The challenge to the global community for 2011, as the disaster in Japan brings these issues to the forefront, is to try once again to take a global approach to understanding better the consequences of not being truly prepared for high impact, low probability disasters. The magnitude 9.0 Tohoku earthquake, the fifth largest since 1900, the subsequent dozens of aftershocks, the devastating tsunami, and the very real potential for a major contaminant release serve as a stark warning that not planning for the worst can have national, if not global consequences. What is needed is a series of “layers” of PDM planning that takes advantage of the perspectives of professionals in a range of specialties, from those with high-level organizational and leadership skills to those first responders who arrive first at the scene.
What can we learn from previous disasters? Can we actually learn and apply those lessons and not simply document what happened? The need is for an international, coordinated, collaborative, and comprehensive system to address the processes that create possible turning points in disaster risk reduction. Unfortunately, three problem areas continually seem to interfere with our efforts to make much progress in planning ahead:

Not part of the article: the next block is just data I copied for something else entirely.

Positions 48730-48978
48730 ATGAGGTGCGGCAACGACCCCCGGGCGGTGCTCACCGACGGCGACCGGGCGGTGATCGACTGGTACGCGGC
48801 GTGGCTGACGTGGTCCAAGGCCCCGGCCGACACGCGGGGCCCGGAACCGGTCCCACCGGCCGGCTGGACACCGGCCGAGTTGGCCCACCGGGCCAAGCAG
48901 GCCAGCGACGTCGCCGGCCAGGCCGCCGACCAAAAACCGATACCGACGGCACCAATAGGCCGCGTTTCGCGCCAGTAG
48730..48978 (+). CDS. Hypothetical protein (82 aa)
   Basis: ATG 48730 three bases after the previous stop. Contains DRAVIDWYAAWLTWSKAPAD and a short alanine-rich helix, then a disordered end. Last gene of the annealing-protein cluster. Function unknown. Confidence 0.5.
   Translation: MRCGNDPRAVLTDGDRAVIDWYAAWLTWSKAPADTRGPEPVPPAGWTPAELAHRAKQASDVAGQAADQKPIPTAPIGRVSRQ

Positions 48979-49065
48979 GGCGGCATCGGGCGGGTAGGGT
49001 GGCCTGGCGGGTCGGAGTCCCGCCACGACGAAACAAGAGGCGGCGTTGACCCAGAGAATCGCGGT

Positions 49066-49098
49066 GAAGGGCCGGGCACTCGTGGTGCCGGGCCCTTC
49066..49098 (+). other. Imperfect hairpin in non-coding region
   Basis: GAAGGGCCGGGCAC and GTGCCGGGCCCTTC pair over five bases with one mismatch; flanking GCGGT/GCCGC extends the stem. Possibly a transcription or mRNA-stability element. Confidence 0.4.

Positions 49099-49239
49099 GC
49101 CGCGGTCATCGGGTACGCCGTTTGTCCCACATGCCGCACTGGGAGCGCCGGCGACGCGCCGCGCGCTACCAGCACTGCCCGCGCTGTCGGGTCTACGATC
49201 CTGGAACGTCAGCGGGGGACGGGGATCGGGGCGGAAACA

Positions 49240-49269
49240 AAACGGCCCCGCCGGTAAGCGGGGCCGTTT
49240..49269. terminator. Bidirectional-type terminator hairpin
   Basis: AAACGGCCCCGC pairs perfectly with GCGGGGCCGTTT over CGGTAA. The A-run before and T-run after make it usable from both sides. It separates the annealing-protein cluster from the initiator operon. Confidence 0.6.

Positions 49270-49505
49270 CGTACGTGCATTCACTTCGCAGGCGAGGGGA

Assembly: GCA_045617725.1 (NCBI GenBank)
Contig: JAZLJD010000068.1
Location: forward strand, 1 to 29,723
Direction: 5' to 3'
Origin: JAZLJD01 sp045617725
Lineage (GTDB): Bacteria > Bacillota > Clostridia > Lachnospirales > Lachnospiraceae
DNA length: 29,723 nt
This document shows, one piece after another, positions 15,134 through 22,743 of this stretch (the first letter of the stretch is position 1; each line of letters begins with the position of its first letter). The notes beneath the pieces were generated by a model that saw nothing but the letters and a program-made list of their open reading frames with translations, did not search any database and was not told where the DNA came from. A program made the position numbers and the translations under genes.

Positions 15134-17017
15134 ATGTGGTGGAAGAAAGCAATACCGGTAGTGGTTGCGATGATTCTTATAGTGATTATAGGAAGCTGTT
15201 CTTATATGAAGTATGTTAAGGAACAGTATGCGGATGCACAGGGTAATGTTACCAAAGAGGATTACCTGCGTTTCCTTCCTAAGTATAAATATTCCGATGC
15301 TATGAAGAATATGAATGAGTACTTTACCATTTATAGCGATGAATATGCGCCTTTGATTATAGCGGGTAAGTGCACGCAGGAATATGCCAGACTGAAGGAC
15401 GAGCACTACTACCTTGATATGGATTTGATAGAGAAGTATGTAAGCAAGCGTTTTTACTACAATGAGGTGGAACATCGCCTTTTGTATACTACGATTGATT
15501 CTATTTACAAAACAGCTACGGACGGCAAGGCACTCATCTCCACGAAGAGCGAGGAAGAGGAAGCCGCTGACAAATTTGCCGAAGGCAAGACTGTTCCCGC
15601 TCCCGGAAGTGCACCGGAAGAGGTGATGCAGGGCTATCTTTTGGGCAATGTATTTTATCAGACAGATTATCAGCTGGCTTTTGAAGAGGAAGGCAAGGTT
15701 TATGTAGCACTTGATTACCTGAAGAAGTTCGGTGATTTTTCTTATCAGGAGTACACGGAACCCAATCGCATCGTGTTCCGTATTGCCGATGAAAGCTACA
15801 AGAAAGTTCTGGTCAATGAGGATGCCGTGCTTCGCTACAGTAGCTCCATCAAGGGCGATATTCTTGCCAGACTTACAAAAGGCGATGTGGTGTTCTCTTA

1) The complexity of modern, particularly urban life, which often places a greater priority on issues related to the economy, the maintenance and upgrading of our transportation, communication, and utilities systems, and our social networks. In other words, we’re busy keeping up with our daily responsibilities.2
2) Apathy on the part of the general population (except when directly or indirectly affected by a major disaster, of course), also affects elected officials and the public agencies they oversee. This overall apathy results in a lack of interest in the issues, which in turn leads to underfunding for the type of research needed for better understanding of the problems, and little action aimed at correcting those problems.
3) Failure on the part of decision-makers in the public and private sectors involved in disaster management, including non-governmental organizations (NGOs), to join forces to integrate knowledge from the fields of science, engineering, and public policy, and to produce effective, continuously maintained local pre-disaster mitigation plans.